Published November 20, 2014
Young women with cancer often aren't counseled about the risk of losing their fertility due to treatment or their options for saving their eggs, a new study from California suggests.
Researchers found that since the early 1990s, only one in every 25 women diagnosed with cancer at age 40 or younger decided to go through with egg- or embryo-freezing procedures, even though at least half said they'd like to have kids after treatment.
"More times than not it's still the patient that is basically saying, 'This is important to me,'" said Dr. Mitchell Rosen, head of the Fertility Preservation Center at the University of California at San Francisco School of Medicine, who worked on the study.
"Even if they have children, if there's a glimpse of thinking about whether they would want to have another child, they should be raising this question with their physician and letting them know that this is important to them," he told Reuters Health.
The new findings are based on surveys of more than 1,000 California women who were diagnosed with cancers including breast cancer and leukemia between 1993 and 2007, when they were 18 to 40 years old.
About 900 of those women had cancer treatment that could affect their fertility down the line, including chemotherapy and radiation to the pelvic region.
Depending on their diagnosis, between 47 and 63 percent of women said that at the time they got cancer, they still wanted to have kids at some point.
A similar number -- 61 percent -- reported getting counseled by one of their doctors about the impact treatment could have on their fertility, as well as their options for preserving it.
And about four percent went through with egg- or embryo-freezing procedures -- a rate that increased over time from no women in 1993 to six to ten percent during the last few study years.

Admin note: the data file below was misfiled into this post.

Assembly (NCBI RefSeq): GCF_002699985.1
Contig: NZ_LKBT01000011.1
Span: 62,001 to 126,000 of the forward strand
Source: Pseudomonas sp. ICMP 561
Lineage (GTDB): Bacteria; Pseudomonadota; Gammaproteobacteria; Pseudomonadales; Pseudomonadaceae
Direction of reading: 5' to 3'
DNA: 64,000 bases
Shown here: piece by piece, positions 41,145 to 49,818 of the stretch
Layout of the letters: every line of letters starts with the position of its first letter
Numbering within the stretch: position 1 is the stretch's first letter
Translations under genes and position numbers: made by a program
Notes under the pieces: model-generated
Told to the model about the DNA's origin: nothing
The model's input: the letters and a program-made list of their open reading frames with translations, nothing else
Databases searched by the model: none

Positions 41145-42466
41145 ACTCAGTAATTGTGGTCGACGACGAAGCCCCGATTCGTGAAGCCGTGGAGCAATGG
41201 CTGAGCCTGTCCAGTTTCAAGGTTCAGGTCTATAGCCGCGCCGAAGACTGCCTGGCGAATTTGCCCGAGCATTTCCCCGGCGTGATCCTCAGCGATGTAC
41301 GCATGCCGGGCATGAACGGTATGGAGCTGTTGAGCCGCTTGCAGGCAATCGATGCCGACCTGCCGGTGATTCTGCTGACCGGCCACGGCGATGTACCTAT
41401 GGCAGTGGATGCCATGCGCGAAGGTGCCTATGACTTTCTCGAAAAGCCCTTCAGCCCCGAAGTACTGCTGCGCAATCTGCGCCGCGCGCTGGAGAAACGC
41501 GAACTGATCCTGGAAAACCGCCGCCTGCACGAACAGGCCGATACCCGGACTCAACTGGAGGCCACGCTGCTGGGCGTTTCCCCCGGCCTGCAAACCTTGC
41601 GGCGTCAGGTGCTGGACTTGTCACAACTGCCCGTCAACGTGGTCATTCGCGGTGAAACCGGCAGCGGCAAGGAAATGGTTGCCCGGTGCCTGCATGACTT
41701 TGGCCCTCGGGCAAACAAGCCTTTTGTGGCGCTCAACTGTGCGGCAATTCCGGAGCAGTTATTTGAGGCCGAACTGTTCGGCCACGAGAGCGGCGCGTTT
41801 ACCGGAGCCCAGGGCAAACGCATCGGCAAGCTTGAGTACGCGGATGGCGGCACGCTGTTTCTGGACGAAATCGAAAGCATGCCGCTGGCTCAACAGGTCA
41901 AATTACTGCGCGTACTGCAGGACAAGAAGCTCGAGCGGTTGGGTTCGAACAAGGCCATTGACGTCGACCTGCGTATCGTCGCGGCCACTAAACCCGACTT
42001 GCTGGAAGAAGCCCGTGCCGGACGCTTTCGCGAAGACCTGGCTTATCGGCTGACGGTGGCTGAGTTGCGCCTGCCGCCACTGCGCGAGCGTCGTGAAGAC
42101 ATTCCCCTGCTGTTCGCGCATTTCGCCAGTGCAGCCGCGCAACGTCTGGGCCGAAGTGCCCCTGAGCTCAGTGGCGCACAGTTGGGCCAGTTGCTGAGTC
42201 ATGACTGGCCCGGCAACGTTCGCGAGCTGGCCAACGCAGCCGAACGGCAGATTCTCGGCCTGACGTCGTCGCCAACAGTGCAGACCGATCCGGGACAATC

The total cost of such procedures can run from $8,000 to $24,000, Rosen and his colleagues report in the journal Cancer. Fertility preservation for cancer patients isn't typically covered by insurance in many states, including California.
Recommendations from the American Society of Clinical Oncology call for doctors to address the possibility of fertility problems in all reproductive-age patients before starting cancer treatment, and to be prepared to talk about options such as embryo-freezing.
Rosen's past research has shown that women's quality of life is higher when they're referred to a doctor who can give them accurate information about fertility problems that could come with cancer treatment and the chance to do something about it.
"Obviously not all women are interested in fertility preservation, but it's really, really important at least to have the conversation with them," said Susan Klock, a psychologist who discusses fertility preservation with cancer patients at the Northwestern University Feinberg School of Medicine in Chicago.
She said some women just want to focus on their cancer diagnosis and may be too stressed out to even consider fertility treatment -- and others are happy with their family as it is.
But women who would like the possibility of future children should ask their doctor about their options, said Klock, who wasn't involved in the new study.
"I think the hardest thing is if a woman never had this discussion and then maybe her breast cancer is treated and she's five to 10 years out and says, 'Gee, now I really wish I would have done this,'" she told Reuters Health.
"I think this regret is a very hard thing to deal with."